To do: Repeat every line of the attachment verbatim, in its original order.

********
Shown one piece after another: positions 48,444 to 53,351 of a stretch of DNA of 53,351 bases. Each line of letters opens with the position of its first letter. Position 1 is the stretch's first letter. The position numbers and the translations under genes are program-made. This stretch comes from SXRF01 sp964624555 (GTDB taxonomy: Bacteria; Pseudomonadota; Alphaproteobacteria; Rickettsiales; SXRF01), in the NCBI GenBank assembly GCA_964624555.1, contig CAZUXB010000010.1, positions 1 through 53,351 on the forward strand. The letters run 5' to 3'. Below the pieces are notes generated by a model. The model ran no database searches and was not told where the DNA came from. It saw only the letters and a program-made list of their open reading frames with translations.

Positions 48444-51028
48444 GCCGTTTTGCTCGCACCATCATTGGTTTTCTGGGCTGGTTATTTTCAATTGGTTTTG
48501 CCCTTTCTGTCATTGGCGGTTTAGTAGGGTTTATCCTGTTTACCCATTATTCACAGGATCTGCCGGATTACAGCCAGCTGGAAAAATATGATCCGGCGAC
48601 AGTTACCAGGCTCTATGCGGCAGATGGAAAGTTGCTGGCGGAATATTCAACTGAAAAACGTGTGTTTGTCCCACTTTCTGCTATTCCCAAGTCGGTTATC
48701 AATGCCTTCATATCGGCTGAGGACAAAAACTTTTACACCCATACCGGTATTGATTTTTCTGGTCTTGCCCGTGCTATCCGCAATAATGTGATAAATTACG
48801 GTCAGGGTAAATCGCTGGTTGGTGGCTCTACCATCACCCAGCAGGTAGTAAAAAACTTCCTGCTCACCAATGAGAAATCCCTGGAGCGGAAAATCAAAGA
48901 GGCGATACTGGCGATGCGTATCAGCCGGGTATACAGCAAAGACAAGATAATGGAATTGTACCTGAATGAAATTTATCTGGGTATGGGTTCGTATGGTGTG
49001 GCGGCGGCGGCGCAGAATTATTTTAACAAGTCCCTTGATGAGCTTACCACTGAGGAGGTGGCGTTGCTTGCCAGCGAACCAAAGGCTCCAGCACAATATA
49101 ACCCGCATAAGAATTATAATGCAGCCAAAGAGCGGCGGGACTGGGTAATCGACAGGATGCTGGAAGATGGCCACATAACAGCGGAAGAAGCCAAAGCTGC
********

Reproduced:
Shown one piece after another: positions 48,444 to 53,351 of a stretch of DNA of 53,351 bases. Each line of letters opens with the position of its first letter. Position 1 is the stretch's first letter. The position numbers and the translations under genes are program-made. This stretch comes from SXRF01 sp964624555 (GTDB taxonomy: Bacteria; Pseudomonadota; Alphaproteobacteria; Rickettsiales; SXRF01), in the NCBI GenBank assembly GCA_964624555.1, contig CAZUXB010000010.1, positions 1 through 53,351 on the forward strand. The letters run 5' to 3'. Below the pieces are notes generated by a model. The model ran no database searches and was not told where the DNA came from. It saw only the letters and a program-made list of their open reading frames with translations.

Positions 48444-51028
48444 GCCGTTTTGCTCGCACCATCATTGGTTTTCTGGGCTGGTTATTTTCAATTGGTTTTG
48501 CCCTTTCTGTCATTGGCGGTTTAGTAGGGTTTATCCTGTTTACCCATTATTCACAGGATCTGCCGGATTACAGCCAGCTGGAAAAATATGATCCGGCGAC
48601 AGTTACCAGGCTCTATGCGGCAGATGGAAAGTTGCTGGCGGAATATTCAACTGAAAAACGTGTGTTTGTCCCACTTTCTGCTATTCCCAAGTCGGTTATC
48701 AATGCCTTCATATCGGCTGAGGACAAAAACTTTTACACCCATACCGGTATTGATTTTTCTGGTCTTGCCCGTGCTATCCGCAATAATGTGATAAATTACG
48801 GTCAGGGTAAATCGCTGGTTGGTGGCTCTACCATCACCCAGCAGGTAGTAAAAAACTTCCTGCTCACCAATGAGAAATCCCTGGAGCGGAAAATCAAAGA
48901 GGCGATACTGGCGATGCGTATCAGCCGGGTATACAGCAAAGACAAGATAATGGAATTGTACCTGAATGAAATTTATCTGGGTATGGGTTCGTATGGTGTG
49001 GCGGCGGCGGCGCAGAATTATTTTAACAAGTCCCTTGATGAGCTTACCACTGAGGAGGTGGCGTTGCTTGCCAGCGAACCAAAGGCTCCAGCACAATATA
49101 ACCCGCATAAGAATTATAATGCAGCCAAAGAGCGGCGGGACTGGGTAATCGACAGGATGCTGGAAGATGGCCACATAACAGCGGAAGAAGCCAAAGCTGC